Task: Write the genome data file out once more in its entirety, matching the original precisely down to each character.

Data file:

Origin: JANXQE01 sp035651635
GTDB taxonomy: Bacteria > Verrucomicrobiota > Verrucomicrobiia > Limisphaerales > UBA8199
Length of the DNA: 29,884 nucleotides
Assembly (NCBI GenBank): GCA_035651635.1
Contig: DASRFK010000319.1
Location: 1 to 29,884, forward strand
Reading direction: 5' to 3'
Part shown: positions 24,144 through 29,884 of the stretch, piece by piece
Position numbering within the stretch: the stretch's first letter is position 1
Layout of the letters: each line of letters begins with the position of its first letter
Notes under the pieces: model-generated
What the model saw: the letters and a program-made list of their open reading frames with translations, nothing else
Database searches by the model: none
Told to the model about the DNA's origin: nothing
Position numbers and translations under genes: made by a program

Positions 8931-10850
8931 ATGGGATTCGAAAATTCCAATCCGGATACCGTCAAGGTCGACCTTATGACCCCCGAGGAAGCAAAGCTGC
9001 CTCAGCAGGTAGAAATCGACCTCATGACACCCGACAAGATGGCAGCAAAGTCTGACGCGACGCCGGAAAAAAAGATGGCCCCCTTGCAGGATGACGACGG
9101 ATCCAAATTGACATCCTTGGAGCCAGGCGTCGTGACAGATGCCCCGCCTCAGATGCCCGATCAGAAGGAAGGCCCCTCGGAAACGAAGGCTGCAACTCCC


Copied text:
Origin: JANXQE01 sp035651635
GTDB taxonomy: Bacteria > Verrucomicrobiota > Verrucomicrobiia > Limisphaerales > UBA8199
Length of the DNA: 29,884 nucleotides
Assembly (NCBI GenBank): GCA_035651635.1
Contig: DASRFK010000319.1
Location: 1 to 29,884, forward strand
Reading direction: 5' to 3'
Part shown: positions 24,144 through 29,884 of the stretch, piece by piece
Position numbering within the stretch: the stretch's first letter is position 1
Layout of the letters: each line of letters begins with the position of its first letter
Notes under the pieces: model-generated
What the model saw: the letters and a program-made list of their open reading frames with translations, nothing else
Database searches by the model: none
Told to the model about the DNA's origin: nothing
Position numbers and translations under genes: made by a program

Positions 8931-10850
8931 ATGGGATTCGAAAATTCCAATCCGGATACCGTCAAGGTCGACCTTATGACCCCCGAGGAAGCAAAGCTGC
9001 CTCAGCAGGTAGAAATCGACCTCATGACACCCGACAAGATGGCAGCAAAGTCTGACGCGACGCCGGAAAAAAAGATGGCCCCCTTGCAGGATGACGACGG
9101 ATCCAAATTGACATCCTTGGAGCCAGGCGTCGTGACAGATGCCCCGCCTCAGATGCCCGATCAGAAGGAAGGCCCCTCGGAAACGAAGGCTGCAACTCCC